After taking over in July 2022, Audrey, Sara, Alister and Chaeyoung organised two events. The first, held jointly with the Interpretivism in International Relations Working Group, was a virtual event entitled 'Affect, embodiment and the curation of war: Reconciling remembrance and social justice', which we held on 25 October 2021. The second was a virtual, all-day postgraduate/ECR workshop entitled ‘Researching Emotion in IR: A Conversation on Methodologies’, which we held on 15 March 2022. This featured a keynote from Roland Bleiker (University of Queensland) as well as 'Masterclasses' from Todd Hall (University of Oxford) and Jessica Auchter (University of Tennessee, Chattanooga) and 'Methods café' sessions. We invited 39 of postgraduate and early career researchers to the workshop. This event successfully gathered the participants thanks to a grant from BISA’s Virtual Event Fund, which supported the membership costs of ECRs and postgraduate non-BISA members.
Both these events have led to an increase in our membership, which now stands at over 80 members. We look forward to building on this success over the coming year. We have proposed the idea of a joint event on decolonising emotions to the Colonial, Postcolonial and Decolonial Working Group. Conveners from both our groups will be meeting soon to discuss possibilities.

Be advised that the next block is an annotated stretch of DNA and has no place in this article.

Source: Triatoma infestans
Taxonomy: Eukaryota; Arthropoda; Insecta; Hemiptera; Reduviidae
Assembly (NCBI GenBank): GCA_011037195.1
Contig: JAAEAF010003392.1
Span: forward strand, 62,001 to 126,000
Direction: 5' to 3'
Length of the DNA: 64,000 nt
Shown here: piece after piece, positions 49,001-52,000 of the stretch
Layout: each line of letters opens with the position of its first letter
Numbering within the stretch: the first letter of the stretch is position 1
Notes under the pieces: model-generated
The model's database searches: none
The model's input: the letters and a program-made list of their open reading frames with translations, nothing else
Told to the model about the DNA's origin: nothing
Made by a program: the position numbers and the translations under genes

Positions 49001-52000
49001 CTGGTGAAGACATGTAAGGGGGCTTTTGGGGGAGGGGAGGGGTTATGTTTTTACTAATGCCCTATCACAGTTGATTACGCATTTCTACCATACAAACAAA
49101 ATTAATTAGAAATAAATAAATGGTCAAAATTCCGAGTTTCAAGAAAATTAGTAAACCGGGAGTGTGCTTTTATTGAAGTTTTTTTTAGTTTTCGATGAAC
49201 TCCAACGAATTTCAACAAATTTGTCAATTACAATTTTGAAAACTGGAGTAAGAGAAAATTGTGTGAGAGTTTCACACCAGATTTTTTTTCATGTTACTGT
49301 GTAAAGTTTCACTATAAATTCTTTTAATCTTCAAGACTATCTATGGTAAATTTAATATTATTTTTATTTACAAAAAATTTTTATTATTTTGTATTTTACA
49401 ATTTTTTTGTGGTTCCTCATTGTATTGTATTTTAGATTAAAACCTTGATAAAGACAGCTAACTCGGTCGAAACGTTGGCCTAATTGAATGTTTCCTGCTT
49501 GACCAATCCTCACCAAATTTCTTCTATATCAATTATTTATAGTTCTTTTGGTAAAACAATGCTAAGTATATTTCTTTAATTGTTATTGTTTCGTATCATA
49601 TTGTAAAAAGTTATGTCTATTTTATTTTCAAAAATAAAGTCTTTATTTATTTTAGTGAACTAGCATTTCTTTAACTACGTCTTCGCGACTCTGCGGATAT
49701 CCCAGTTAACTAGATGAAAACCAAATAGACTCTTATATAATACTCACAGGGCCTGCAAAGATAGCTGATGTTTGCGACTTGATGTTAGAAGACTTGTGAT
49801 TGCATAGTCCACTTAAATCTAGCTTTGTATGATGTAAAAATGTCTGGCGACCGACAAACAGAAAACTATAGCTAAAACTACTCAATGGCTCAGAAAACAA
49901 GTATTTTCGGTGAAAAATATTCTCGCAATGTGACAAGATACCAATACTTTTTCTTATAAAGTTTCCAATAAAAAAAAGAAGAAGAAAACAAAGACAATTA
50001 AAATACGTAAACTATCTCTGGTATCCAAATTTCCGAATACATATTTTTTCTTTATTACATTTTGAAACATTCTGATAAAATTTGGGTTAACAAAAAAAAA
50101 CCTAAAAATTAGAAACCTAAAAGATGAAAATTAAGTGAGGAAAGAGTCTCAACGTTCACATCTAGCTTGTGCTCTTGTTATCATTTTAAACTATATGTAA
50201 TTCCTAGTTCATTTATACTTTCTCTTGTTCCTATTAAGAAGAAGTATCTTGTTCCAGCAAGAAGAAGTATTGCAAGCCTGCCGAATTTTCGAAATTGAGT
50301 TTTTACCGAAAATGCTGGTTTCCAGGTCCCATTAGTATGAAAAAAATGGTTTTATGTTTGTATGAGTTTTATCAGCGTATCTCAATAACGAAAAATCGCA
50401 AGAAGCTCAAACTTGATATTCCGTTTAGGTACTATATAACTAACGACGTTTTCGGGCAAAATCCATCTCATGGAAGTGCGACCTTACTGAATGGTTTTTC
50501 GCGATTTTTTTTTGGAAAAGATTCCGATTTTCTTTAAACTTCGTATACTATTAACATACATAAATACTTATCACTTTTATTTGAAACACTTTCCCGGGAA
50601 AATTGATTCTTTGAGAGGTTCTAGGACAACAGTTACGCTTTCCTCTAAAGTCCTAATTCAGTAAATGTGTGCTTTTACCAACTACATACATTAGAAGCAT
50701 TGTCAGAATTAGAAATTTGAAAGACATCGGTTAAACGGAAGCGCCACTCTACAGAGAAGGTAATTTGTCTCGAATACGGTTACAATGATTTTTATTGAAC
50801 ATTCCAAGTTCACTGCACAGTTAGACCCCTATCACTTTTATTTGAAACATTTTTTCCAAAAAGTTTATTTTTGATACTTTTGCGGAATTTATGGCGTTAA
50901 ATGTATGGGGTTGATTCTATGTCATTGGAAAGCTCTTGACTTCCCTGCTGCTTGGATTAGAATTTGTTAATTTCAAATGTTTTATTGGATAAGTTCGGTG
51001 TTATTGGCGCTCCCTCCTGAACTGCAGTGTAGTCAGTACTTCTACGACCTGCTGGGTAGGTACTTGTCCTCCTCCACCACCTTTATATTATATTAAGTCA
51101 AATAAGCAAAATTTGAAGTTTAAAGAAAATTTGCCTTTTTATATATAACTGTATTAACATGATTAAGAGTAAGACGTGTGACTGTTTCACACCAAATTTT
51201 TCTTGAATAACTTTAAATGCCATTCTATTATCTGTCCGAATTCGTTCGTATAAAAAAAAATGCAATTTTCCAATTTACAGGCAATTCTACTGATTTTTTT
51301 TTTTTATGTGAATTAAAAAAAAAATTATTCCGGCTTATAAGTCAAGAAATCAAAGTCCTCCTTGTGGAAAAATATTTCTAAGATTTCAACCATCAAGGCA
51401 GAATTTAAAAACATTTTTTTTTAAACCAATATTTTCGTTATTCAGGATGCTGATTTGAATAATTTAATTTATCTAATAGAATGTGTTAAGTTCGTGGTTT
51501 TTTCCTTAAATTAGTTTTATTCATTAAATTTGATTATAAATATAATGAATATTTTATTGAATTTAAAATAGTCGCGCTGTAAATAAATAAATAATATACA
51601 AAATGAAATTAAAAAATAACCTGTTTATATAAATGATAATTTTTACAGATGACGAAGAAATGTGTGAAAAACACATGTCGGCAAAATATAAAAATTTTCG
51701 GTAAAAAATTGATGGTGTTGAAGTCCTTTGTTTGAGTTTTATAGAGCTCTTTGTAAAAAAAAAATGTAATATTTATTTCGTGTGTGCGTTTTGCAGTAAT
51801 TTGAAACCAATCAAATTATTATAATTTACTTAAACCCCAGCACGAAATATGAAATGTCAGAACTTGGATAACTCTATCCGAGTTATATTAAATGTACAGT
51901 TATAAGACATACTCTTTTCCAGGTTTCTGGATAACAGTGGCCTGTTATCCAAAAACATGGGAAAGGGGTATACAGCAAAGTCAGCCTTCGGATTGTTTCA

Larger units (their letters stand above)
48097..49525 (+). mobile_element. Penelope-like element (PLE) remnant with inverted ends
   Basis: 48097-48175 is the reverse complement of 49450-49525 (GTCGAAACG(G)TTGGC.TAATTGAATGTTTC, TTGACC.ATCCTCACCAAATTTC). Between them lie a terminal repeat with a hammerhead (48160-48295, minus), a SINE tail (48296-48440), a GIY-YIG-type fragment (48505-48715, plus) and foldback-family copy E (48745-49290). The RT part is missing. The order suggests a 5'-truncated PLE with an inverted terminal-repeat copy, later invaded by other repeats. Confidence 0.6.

The convener of the FPWG is Marianna Charountaki (Lincoln University), and deputy convenor is Cornelia Baciu (University of Copenhagen).
On the occasion of the pandemic, we have mainly focused on the pursuit of online activities. From the very beginning when we took on our role the main aim was to strengthen the ties of our network and increase members. Another target this year was also to further institutional cooperation and expand BISA’s relations to other institutions. Joint events with other working groups has been also a priority. The contribution to BISA’s annual conference has been active and direct.
A group newsletter was launched during the current convenership to share current events, members’ research, publications and calls for applications. We a sponsored a virtual Panel 'Non-State Actors and Foreign Policy Making: A Change in Progress' at ISA Annual Convention 2022. At the annual BISA conference this year we hosted a BRISMES and BISA Joint Panel: International Relations of the Middle East in pursuit of the Sister Joint Scheme undertaken by BISA in collaboration with BRISMES. This is an important initiative that demonstrates our determination to connect BISA to other institutions and events. The bridge of the gap between the theoretical and empirical/regional expertise is also of substantial importance for the future of the discipline and studies.
We held many events this year including:
- 08.03.2022 - Extensive Roundtable: Women in foreign policy research and beyond
- 23.02.2022 - The Role of Think Tanks in the Foreign Policy Making Process
- 26.01.2022 – India’s foreign policy: a book discussion